FOR bereaved father, Michael Rooney, March, 4, 2001, was like any other. 

At around 3 o'clock in the afternoon, he was out working in the workshop, as he often did. 

He knew his 20-year-old son, Patrick, had taken a run out in his motorbike; he knew that, by nature, motorbikes were dangerous.

 But he had always warned his son to be safe. He had even tried to discourage him from the past time altogether. 

He never expected, then, to hear the knock on door of the workshop from a police officer. Mr. Rooney was told that Patrick had been tragically killed on the Lisnaskea Road, when he had collided with a milk lorry that had turned out of a junction. 

With those words, Mr. Rooney's world fell apart. 

Nearby, in the family home, another police officer, a female, broke the news to Patrick's mother, Christine. 

As she heard the news that no parent wants to hear, motorcycle racing played on the TV. 

"It's sad to lose anyone, whether its in a car or a motorbike," Mr. Rooney said. "But anytime someone gets killed on a motorcycle, it brings it all back to us. 

"It impacted us badly for a long time, and still does. There's always an empty seat at the table. Especially at Christmas and during family times."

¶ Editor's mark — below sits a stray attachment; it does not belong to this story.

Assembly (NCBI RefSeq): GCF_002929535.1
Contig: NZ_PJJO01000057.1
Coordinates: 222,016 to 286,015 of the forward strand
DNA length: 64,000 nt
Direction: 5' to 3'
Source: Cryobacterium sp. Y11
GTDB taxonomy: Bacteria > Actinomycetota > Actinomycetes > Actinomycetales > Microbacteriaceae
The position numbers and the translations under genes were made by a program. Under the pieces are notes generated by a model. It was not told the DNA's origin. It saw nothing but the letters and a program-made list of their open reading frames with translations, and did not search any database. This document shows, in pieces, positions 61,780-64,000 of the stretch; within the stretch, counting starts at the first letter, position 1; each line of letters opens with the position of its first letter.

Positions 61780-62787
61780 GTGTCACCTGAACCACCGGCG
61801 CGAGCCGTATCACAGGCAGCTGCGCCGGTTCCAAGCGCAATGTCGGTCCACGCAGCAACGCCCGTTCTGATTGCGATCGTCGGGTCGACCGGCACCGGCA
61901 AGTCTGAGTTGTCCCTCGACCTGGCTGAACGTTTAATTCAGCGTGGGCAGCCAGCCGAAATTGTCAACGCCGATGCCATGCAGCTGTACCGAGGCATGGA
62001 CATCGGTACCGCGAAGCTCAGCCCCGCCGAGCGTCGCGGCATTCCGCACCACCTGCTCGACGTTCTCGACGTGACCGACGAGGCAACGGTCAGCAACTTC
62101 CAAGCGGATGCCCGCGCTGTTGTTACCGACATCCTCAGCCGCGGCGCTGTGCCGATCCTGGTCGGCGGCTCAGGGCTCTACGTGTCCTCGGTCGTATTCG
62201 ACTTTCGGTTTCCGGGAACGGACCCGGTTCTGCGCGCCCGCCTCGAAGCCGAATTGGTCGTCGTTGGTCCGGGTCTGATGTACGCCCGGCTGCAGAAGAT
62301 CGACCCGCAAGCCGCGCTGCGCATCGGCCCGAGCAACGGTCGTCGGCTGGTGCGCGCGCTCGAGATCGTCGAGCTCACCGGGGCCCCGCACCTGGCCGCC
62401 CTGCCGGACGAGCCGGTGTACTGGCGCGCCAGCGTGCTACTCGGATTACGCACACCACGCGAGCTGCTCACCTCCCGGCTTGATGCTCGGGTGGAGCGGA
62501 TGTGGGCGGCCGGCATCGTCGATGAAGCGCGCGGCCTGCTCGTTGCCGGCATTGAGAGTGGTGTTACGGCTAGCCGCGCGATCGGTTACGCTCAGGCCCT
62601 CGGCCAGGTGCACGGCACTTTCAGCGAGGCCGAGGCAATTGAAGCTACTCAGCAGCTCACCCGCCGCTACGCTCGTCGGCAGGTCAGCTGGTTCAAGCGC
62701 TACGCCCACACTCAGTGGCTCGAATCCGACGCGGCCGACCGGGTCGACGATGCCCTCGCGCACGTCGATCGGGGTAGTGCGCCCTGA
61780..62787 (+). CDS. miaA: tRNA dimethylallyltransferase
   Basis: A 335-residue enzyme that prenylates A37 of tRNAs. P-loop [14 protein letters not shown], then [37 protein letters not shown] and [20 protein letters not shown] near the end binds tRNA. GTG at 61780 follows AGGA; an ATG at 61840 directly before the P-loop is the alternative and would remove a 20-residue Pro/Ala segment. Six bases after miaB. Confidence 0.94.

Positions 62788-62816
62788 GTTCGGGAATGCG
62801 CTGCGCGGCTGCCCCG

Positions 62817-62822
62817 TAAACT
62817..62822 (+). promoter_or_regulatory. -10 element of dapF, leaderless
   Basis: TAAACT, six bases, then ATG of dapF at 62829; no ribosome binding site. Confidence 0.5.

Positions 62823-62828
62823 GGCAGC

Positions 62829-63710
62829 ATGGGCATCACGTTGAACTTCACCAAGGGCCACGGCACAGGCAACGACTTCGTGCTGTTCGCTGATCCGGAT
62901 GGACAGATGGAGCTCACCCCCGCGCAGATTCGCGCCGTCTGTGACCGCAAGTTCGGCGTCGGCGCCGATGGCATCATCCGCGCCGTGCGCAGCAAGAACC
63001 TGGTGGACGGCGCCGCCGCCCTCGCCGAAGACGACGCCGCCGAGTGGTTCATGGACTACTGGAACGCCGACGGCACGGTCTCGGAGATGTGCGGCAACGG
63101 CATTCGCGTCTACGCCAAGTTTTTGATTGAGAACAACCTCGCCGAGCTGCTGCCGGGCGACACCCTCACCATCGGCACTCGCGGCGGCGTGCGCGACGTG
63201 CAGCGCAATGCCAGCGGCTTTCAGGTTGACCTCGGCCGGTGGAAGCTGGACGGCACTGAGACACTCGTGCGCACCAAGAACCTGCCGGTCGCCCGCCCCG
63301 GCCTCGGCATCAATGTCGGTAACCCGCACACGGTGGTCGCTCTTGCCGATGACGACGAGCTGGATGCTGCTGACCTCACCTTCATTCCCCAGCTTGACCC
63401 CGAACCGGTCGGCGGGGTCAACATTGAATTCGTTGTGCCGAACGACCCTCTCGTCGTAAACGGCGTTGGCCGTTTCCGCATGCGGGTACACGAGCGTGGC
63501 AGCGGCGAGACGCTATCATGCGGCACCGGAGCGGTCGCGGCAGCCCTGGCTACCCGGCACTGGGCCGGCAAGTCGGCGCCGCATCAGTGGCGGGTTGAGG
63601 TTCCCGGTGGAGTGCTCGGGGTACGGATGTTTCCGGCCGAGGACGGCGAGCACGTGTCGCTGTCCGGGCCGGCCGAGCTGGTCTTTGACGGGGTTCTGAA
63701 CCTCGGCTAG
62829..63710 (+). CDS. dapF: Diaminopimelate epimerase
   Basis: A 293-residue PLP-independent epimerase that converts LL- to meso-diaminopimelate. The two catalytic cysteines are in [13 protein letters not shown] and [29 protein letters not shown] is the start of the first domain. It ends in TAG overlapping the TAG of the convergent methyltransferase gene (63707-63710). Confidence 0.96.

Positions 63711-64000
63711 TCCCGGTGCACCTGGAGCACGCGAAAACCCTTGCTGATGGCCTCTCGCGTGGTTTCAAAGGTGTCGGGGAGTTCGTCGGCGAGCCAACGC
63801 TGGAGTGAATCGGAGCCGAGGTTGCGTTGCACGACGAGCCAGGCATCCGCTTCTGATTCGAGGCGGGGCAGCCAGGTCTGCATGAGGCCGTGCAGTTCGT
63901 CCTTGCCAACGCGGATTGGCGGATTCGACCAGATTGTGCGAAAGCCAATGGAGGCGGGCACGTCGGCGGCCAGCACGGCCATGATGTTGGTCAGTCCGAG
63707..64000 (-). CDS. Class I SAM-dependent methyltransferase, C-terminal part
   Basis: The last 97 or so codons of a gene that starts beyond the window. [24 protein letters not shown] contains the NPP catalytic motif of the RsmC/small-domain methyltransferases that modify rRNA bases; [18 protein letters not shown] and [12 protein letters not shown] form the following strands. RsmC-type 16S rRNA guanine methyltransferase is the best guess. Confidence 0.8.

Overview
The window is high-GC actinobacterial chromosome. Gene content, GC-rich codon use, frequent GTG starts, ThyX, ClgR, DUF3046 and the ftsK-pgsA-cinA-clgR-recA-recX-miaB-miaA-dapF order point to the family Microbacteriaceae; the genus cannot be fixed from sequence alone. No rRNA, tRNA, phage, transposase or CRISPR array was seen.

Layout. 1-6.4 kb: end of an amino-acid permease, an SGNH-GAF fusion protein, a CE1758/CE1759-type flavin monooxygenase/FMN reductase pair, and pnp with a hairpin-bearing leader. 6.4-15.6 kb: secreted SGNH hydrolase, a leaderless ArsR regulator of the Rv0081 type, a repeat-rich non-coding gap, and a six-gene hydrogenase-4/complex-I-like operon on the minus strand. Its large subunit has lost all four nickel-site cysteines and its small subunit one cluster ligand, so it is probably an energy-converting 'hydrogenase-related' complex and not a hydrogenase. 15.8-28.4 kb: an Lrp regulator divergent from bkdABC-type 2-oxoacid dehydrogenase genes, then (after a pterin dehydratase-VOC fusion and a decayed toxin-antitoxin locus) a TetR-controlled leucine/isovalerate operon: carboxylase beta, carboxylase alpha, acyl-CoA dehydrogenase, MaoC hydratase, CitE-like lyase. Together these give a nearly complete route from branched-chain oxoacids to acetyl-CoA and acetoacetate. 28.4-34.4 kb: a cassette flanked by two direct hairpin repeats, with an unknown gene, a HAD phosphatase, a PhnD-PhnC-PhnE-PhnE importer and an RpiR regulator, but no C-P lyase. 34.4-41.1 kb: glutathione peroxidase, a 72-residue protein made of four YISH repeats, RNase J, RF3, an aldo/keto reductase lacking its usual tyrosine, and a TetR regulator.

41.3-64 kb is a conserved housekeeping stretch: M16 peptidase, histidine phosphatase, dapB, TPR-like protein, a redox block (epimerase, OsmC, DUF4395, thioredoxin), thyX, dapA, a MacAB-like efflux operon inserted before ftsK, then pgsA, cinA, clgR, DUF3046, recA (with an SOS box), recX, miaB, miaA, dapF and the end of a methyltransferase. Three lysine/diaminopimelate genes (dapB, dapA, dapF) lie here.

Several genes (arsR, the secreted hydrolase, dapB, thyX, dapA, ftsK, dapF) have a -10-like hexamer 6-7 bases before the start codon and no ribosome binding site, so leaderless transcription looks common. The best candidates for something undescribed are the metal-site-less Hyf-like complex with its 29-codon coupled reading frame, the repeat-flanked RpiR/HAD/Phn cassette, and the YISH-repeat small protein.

Patrick passed away less than two weeks before his 21st birthday. He even had his party organised. 

Instead, the family had to say their final goodbyes before Patrick could experience this coming-of-age milestone. 

"We always knew the dangers, and we always tried to talk him out of motorbikes," Mr. Rooney continued. "And, for a while, he wasn't involved in it. But one day he bought another bike and we couldn't say no to him. 

"At that age, they are all interested in bikes, and they don't have any fear."

However, while Mr. Rooney appreciates the dangers of motorbikes, he has also called on other road users to take extra care when they meet a motorcyclist. 

"Motorcyclists are very vulnerable. A hare crossing the road would kill a biker. Yet I feel that traffic doesn't give bikers as much lookout or respect as they should. 

"The majority of motorcyclists are skilled, safe and know what they are doing. But there's only so much they can do when something turns out in front of them. 

"To other road users, I urge them to watch out and take extra care toward motorcyclists."